By WARREN DILLAWAY - firstname.lastname@example.org
The law of supply and demand interacting with the foreclosure crisis has created a frustrating consequence for area renters.
“The demand is up simply because of people who lost their homes,” said Bruce Schlosser who manages the Ashtabula office of Prudential Select Properties.
“The rental side (prices and need) has increased dramatically,” Schlosser said.
The specific demand relates to many people who lost their homes to foreclosure, but are employed. He said this has created a renter that has more resources than many in the recent past.
A former Ashtabula County property manager (from 2010 to 2012) said many people came to his apartment complex after losing homes to foreclosure.
He said during that time period rents increased $105 for a two bed-room apartments (for new tenants) and $50 for three bedroom apartments (for new tenants).
“We had people come in every day. They had nowhere to go, some were at Samaritan House,” he said.
“They are still in the area and need housing,” Schlosser said.
The rental demand is likely to remain high for a lengthy period of time until some of the people are in a position to buy another house. “It’s going to be five to seven years depending on what vehicle you use to lose your home,” he said.
In most cases a conventional financial institution will wait seven years to consider lending to someone who has been involved in a foreclosure, Schlosser said. He said a short sale would likely be between five and seven years before being considered again.
The law of supply and demand has created a unique opportunity for people to buy homes and fix them up for rental possibilities instead of selling them outright.
Schlosser said investors are buying homes at very low prices, fixing them up enough to rent and earning a tidy profit.
He said an investor must have “the right mindset” to handle the challenges of being a landlord, but rental prices and low investment costs can lead to profits of 18 to 25 percent which can lead to paying off a piece of property in five to seven years.
“You can’t get that in any kind of investment vehicle,” he said.
Ashtabula County Metropolitan Housing Director Jim Noyes said you need at least two people working a minimum wage job to afford a rental property these days.
Noyes said the Section 8 waiting list is closed because it is presently five to eight years to get a rental with government assistance. He said there are 646 voucher Section 8 properties in the county and 555 public housing units available.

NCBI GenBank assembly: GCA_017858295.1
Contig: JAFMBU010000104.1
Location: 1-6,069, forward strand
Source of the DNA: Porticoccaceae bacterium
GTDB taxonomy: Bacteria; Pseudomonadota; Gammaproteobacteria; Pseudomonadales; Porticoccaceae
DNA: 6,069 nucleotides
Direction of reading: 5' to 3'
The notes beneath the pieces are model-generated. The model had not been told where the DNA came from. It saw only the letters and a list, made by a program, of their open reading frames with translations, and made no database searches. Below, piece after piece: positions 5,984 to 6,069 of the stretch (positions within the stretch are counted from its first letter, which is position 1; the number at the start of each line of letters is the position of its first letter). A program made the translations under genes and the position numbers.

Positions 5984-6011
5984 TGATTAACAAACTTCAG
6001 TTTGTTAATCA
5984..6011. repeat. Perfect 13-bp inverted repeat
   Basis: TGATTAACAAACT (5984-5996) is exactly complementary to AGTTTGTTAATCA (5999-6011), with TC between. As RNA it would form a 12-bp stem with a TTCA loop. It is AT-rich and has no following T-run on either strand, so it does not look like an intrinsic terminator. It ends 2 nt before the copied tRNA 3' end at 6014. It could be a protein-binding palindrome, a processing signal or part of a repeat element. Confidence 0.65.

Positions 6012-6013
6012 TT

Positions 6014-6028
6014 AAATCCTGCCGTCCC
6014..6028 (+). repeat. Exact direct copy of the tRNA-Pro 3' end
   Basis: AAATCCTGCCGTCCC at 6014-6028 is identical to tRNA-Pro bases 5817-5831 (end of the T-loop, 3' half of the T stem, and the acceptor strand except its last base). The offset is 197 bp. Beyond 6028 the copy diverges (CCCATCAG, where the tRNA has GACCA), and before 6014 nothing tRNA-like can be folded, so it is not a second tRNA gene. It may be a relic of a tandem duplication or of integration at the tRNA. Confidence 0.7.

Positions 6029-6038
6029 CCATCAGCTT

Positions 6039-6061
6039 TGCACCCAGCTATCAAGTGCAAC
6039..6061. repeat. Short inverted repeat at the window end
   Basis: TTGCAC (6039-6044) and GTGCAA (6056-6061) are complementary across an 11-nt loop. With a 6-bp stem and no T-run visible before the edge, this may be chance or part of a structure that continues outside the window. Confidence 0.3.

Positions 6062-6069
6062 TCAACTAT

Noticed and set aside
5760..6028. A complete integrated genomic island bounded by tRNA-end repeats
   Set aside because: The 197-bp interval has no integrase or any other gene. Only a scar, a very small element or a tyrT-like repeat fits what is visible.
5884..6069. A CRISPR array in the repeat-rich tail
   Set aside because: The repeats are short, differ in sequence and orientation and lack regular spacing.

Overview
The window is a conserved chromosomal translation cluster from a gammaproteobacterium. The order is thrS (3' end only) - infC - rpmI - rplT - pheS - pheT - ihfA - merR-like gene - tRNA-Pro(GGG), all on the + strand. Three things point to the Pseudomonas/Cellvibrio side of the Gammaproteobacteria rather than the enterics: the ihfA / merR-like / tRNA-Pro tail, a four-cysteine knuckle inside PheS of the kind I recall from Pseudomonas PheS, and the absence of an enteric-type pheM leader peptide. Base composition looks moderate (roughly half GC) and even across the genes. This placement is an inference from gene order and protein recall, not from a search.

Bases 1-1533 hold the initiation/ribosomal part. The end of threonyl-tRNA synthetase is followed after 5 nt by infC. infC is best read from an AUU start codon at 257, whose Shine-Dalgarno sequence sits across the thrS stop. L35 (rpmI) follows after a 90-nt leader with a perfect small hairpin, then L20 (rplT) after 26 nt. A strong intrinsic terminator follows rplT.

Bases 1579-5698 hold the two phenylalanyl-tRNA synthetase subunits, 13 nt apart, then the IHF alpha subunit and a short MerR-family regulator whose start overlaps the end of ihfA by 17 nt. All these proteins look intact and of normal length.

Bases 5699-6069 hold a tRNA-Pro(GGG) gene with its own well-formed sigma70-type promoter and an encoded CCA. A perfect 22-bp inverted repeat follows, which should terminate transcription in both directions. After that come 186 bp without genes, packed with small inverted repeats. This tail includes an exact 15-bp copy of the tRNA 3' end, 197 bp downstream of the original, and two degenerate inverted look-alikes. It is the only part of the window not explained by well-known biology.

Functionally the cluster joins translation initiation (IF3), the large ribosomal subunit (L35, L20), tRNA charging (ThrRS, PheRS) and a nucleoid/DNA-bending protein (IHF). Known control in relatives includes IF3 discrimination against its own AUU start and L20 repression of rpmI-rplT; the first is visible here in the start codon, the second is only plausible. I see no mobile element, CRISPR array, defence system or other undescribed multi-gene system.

“Employment ends up being the key issue,” Noyes said. He said there is almost no movement in the Section 8 program because people aren’t finding a job, or better jobs and moving into another level of housing.
Noyes said about 220 of the 550 public housing units roll over annually.
Rental properties vary annually and the national Department of Housing and Urban Development lists annual fair market value rates. The rates are national and don’t necessarily take into account area market conditions, Noyes said.
Suggested rates for the last year indicate a national decline in rental costs that has not necessarily been indicative of the market conditions in Ashtabula County.
The fair market value is used by AMHA to create rental values of reimbursement for renters, Noyes said. He said the HUD rate for a one bedroom apartment dropped from $508 in 2011 to $476 this year.
The rate for a two bedroom apartment dropped from $647 to $607, Noyes said.
The outlook for home buyers is a little brighter than renters because of the availability of homes is still very high. Schlosser said home buyers are seeking quality work with extra amenities on homes that are being fixed up and resold.
He said the realty profession gauges seven to seven and a half months (to liquidate all houses presently for sale) as the equilibrium point for a balanced housing market. It is presently 11 months to reach that goal in Ashtabula.
The trend is going in the right direction, however, as it was 15 months to liquidate during the heights of the foreclosure crisis.